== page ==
From a reading of the above quoted Section of the Act it is apparent that a non-resident, or his agent, who operates a motor vehicle on the highways of this State, shall be deemed thereby to have appointed the Secretary of State as his attorney for service of process in any action or proceeding against the non-resident growing out of any accident or collision in which the non-resident or his agent may be involved while operating a motor vehicle on the highways of this State. The title of the Act states "civil process against non-residents," and the body of the Act specifically provides that such process may be served upon the Secretary of State as the agent of the non-resident in any action or proceeding growing out of any accident or collision. The language used, "any action or proceeding," is very broad and covers the instant case. If it had been the intention of the Legislature that the service of process was to be restricted to actions ex delicto it appears that there would have been some language used to that effect. From the very language used, which is very broad and all inclusive, it would appear that it was the intention of the Legislature to embrace actions of any and every nature growing out of an accident or collision in which the non-resident is involved while making such use of the highways of this State.
The Louisiana Employers' Liability Act deals with personal injuries received by accidents arising out of and in the course of employment. It is apparent that the cause of action under the Act grows out of an accident. The Act itself frequently refers to and uses the word "accident." While it is true that the right of action is based on an implied contract yet if there was no accident there would be no implied contract and no recovery could be had. The implied contract only comes into effect after the accident occurs. Such being the case, undoubtedly the cause of action grows out of the accident whether it be ex delicto or under the Employers' Liability Act.
The language of the Act involved is clear and unambiguous and the letter of it is not to be disregarded under the pretext of pursuing its spirit. Article 13, R.C.C.
The constitutionality of statutes of this character have often been attacked with the result that they have been uniformally upheld on the ground that it is a valid exercise of the police power. This question is thoroughly discussed, and citations are referred to, in the original opinion of the Court of Appeal in this case. We can see no purpose to gain by reviewing this question.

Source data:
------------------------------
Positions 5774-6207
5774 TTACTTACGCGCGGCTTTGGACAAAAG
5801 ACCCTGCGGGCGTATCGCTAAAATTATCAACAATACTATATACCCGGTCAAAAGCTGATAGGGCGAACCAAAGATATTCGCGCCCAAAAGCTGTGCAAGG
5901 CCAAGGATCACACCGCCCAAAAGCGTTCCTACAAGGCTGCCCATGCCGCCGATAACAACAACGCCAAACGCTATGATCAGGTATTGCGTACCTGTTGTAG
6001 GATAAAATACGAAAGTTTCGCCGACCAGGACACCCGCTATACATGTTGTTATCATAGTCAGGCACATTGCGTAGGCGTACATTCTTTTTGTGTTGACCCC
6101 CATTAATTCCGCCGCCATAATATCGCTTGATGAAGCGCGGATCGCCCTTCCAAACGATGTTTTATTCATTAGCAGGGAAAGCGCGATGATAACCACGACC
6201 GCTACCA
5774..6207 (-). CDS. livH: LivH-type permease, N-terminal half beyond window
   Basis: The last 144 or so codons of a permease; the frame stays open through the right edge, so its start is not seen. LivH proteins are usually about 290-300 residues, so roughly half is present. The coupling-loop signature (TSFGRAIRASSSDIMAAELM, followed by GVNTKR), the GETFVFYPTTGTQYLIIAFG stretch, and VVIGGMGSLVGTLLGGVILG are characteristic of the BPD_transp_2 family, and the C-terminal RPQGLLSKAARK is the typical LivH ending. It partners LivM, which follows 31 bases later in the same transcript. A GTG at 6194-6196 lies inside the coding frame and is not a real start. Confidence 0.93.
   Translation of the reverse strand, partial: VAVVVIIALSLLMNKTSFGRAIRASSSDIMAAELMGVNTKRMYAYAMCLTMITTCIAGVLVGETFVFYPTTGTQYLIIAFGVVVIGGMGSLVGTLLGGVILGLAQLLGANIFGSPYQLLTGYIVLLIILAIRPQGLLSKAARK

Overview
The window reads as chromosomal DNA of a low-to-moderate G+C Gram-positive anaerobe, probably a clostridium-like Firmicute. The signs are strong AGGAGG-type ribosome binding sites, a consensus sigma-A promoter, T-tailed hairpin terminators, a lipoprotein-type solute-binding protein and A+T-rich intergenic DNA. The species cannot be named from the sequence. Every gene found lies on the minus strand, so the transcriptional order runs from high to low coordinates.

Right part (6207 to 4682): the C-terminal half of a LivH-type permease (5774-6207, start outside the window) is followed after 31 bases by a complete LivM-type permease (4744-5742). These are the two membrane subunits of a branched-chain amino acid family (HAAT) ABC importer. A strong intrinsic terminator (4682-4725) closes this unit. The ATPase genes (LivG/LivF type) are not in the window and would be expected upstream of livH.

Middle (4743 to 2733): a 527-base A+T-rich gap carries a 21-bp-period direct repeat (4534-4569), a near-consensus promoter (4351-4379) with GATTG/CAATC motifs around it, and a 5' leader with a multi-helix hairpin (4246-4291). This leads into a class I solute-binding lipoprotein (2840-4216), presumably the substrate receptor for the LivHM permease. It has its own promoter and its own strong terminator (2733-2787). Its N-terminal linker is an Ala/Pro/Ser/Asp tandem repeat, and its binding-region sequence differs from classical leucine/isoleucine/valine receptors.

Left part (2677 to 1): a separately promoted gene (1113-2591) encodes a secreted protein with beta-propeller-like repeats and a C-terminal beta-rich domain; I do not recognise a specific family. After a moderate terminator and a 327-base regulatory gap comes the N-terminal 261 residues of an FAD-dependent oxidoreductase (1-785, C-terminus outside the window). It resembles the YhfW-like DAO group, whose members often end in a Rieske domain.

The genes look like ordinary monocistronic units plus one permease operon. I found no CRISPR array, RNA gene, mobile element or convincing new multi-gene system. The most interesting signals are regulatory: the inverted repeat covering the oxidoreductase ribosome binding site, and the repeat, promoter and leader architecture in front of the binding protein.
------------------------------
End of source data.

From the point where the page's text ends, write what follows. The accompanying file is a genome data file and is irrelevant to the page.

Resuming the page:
The Act uses the broad, clear, unambiguous, and all inclusive language, "Any action or proceeding * * * growing out of any accident or collision." It is to be noted that the service of the process is authorized in any action or proceeding growing out of any accident or collision. By use of the word "any" before "action" and again before "accident," it appears that the Act was intended to be comprehensive and applied to all actions or proceedings growing out of any accident or collision in which the non-resident is involved while making such use of the highways. It might be urged that an Act of this nature should be strictly construed. Under such method of construction undoubtedly the language used makes the Act applicable to this case.
In answer to the question propounded, our instruction is that a non-resident defendant can be subjected to the jurisdiction of the courts of this State through the substituted service of process provided for in Act 86 of 1928, as amended by Act 184 of 1932, in an action instituted by a resident employee for compensation under the Employers' Liability Act, growing out of an accident or collision in which the agent of the non-resident was involved while operating a motor vehicle on the highways of this State. Under the facts stated in the request for instructions the lower court was vested with jurisdiction to entertain the alternative demand.
O'NIELL, C.J., dissents.